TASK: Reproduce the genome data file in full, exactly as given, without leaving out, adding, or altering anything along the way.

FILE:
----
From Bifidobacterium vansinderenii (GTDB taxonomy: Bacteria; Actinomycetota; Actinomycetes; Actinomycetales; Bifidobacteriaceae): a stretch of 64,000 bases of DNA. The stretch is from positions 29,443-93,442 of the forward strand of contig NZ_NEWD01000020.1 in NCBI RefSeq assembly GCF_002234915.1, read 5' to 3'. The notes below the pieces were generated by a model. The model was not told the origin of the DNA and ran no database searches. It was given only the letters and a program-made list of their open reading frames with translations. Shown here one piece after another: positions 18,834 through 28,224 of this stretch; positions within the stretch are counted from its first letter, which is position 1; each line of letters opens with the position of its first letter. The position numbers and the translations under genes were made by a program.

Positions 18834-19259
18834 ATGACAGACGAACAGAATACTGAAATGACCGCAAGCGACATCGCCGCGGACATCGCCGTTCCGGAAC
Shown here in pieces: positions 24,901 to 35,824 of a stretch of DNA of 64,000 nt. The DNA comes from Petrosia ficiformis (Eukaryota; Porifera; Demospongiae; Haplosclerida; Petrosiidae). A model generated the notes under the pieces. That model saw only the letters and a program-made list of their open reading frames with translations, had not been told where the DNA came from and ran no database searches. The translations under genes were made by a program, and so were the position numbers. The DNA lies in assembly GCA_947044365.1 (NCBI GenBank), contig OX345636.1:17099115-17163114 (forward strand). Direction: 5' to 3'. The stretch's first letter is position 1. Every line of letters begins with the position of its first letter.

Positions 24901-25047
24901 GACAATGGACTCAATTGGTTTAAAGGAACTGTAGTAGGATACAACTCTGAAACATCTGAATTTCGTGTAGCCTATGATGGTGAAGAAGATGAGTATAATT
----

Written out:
From Bifidobacterium vansinderenii (GTDB taxonomy: Bacteria; Actinomycetota; Actinomycetes; Actinomycetales; Bifidobacteriaceae): a stretch of 64,000 bases of DNA. The stretch is from positions 29,443-93,442 of the forward strand of contig NZ_NEWD01000020.1 in NCBI RefSeq assembly GCF_002234915.1, read 5' to 3'. The notes below the pieces were generated by a model. The model was not told the origin of the DNA and ran no database searches. It was given only the letters and a program-made list of their open reading frames with translations. Shown here one piece after another: positions 18,834 through 28,224 of this stretch; positions within the stretch are counted from its first letter, which is position 1; each line of letters opens with the position of its first letter. The position numbers and the translations under genes were made by a program.

Positions 18834-19259
18834 ATGACAGACGAACAGAATACTGAAATGACCGCAAGCGACATCGCCGCGGACATCGCCGTTCCGGAAC
Shown here in pieces: positions 24,901 to 35,824 of a stretch of DNA of 64,000 nt. The DNA comes from Petrosia ficiformis (Eukaryota; Porifera; Demospongiae; Haplosclerida; Petrosiidae). A model generated the notes under the pieces. That model saw only the letters and a program-made list of their open reading frames with translations, had not been told where the DNA came from and ran no database searches. The translations under genes were made by a program, and so were the position numbers. The DNA lies in assembly GCA_947044365.1 (NCBI GenBank), contig OX345636.1:17099115-17163114 (forward strand). Direction: 5' to 3'. The stretch's first letter is position 1. Every line of letters begins with the position of its first letter.

Positions 24901-25047
24901 GACAATGGACTCAATTGGTTTAAAGGAACTGTAGTAGGATACAACTCTGAAACATCTGAATTTCGTGTAGCCTATGATGGTGAAGAAGATGAGTATAATT